18; In electrical stock removal apparatus of the character in which electrical discharges are generated across 7 an ionizable fluid filled gap formed betwen cutting and tory movement of one of the electrodes, the translatory movement being in a plane transverse to the direction of relative movement between the electrodes, means altering the extent of translatory movement of the one electrode, and means coordinating the operation of the feeding means with the operation of the altering means so as to cause stock to be removed from the workpiece electrode in accordance with a certain scheme.

19. In electrical stock removal apparatus of the character in which electrical discharges are generated across an ionizable fluid filled gap formed between cutting tool and workpiece electrodes so as to cause stock to be eroded from the workpiece electrode comprising means feeding the electrodes relative to each other, a driver revolvable about the axis thereof, an offset element revolvable by the driver about an axis eccentric to the axis of rotation of the driver, means adjusting the eccentricity of the offset element relative to the axis of rotation of the driver, means converting the rotary movement of the offset element into translatory movement of one of the electrodes so as to cause the workpiece to be machined according to a certain scheme, the rotary movement converting means including a bearing connecting the offset element and the one electrode and means slidably mounting the one electrode for movement in coordinate directions, and means coordinating the adjustment of the eccentricity of the offset element with the operation of the feeding means and the rotation of the driver so as to cause material to be removed from the workpiece electrode according to a certain scheme.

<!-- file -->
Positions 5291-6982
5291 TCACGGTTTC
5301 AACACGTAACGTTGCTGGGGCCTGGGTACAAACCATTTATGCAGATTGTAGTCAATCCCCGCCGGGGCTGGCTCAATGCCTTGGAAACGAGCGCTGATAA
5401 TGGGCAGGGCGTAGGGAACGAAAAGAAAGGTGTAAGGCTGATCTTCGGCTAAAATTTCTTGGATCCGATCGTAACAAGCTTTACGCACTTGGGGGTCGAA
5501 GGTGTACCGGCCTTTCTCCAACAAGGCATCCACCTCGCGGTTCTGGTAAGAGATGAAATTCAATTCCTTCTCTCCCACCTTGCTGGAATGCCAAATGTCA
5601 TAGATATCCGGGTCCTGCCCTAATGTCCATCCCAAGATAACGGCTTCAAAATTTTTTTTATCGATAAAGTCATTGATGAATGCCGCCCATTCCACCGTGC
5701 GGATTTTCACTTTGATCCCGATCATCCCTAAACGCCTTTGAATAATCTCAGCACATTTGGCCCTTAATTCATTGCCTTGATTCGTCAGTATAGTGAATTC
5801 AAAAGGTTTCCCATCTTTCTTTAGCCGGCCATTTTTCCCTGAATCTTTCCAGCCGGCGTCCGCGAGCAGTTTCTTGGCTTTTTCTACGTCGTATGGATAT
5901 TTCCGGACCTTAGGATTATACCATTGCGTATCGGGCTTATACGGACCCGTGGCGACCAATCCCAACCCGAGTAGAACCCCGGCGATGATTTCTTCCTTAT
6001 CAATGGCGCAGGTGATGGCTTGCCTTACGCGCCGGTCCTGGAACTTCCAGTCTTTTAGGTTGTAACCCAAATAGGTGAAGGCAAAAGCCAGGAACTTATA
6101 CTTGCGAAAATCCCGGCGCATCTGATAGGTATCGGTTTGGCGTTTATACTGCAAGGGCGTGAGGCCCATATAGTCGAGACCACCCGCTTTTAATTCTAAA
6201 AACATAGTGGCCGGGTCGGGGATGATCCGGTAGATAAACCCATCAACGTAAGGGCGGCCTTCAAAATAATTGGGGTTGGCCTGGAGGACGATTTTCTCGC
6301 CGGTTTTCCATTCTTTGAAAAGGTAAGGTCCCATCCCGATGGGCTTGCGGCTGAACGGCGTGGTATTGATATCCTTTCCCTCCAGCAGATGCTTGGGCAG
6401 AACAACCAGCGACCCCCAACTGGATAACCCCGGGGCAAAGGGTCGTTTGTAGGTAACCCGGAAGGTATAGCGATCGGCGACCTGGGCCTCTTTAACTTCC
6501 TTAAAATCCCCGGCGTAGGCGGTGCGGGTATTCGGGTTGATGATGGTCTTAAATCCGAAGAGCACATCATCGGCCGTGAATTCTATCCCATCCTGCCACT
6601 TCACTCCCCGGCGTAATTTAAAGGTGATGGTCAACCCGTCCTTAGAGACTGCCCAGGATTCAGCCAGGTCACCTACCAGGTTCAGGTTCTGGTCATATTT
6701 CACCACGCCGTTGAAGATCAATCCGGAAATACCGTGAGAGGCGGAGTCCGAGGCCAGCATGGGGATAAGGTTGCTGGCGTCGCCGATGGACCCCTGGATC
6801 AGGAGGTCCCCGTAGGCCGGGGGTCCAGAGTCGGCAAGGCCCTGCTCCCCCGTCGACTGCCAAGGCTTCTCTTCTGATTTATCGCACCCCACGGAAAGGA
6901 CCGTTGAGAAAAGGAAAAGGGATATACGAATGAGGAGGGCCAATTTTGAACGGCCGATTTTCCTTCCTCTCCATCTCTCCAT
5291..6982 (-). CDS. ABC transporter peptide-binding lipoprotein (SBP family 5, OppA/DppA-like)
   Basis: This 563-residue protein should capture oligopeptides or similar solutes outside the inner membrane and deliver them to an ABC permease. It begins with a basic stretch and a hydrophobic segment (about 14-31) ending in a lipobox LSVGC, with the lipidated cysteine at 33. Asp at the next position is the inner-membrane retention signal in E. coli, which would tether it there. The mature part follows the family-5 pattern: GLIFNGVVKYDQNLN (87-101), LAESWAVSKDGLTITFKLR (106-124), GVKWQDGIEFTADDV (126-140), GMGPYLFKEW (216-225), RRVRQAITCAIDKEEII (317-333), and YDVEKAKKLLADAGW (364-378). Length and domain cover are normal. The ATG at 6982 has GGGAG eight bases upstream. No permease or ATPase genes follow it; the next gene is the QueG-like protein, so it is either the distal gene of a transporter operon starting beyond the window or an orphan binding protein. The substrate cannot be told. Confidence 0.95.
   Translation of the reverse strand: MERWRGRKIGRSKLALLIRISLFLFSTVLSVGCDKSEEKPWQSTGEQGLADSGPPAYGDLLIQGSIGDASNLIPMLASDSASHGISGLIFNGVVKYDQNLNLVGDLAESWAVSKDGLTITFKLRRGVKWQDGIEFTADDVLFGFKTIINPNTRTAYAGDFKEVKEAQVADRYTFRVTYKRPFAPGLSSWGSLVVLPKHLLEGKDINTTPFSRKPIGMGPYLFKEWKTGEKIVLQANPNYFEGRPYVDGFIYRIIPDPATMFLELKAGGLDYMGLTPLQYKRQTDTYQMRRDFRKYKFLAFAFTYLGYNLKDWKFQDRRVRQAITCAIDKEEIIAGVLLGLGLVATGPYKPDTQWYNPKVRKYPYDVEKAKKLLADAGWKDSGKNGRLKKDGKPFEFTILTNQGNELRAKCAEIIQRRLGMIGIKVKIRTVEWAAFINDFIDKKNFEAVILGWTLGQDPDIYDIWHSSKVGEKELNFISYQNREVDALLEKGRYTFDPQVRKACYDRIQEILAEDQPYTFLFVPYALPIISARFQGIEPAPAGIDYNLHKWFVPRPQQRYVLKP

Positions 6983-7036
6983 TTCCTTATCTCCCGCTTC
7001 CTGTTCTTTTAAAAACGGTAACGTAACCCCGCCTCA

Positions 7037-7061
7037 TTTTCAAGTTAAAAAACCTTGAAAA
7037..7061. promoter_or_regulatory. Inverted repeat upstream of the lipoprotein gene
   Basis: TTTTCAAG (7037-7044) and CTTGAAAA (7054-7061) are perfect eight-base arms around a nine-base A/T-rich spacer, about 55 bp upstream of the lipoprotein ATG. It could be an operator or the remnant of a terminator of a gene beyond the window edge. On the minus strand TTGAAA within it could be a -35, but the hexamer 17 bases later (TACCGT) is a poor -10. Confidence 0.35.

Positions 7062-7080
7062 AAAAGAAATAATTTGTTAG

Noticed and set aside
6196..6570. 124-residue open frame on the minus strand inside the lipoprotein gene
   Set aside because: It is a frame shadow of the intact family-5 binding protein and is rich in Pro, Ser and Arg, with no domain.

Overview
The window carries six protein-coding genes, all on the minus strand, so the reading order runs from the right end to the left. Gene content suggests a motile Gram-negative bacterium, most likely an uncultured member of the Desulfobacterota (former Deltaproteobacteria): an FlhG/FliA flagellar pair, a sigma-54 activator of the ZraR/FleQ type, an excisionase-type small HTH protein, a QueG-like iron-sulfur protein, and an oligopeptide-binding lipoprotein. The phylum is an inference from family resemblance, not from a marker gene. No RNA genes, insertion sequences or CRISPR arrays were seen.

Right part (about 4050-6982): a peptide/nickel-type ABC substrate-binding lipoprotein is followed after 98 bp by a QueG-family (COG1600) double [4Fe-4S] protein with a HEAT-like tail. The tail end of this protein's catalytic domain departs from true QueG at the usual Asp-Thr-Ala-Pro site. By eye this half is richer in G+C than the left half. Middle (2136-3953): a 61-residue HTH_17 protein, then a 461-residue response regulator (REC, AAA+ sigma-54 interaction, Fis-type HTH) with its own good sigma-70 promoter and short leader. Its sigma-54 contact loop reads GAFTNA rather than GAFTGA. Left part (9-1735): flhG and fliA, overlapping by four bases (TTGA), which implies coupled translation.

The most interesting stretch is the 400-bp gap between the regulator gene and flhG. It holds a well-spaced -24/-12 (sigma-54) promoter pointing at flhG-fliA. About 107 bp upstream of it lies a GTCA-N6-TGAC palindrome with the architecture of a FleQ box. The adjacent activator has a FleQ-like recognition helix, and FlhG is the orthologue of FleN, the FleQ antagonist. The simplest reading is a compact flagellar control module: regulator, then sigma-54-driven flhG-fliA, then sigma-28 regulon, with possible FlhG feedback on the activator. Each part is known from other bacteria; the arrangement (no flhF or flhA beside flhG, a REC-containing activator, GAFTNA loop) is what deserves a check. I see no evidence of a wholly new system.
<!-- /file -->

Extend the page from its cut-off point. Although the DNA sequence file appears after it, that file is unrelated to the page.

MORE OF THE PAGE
Warwick Sept. 25, 1945 Martellotti et a1 Dec. 11, 1956 UNITED STATES PATENT OFFICE CERTIFICATE OF CORRECTION Patent Noo 3 135,,852 June 2 1964 Robert F0 Bentley et alo It is hereby certified that error appears in the above numbered patent requiring correction and that the said Letters Patent should read as corrected below.

Column 1 line 39 after "due" insert to column 4 line ll strike out "a rotating" and insert the same after "other in line 412 same column 4; column 5 line 31 for "drive" read driver column 6 line 71 for "betwen" read between Signed and sealed this 29th day of September 1964.,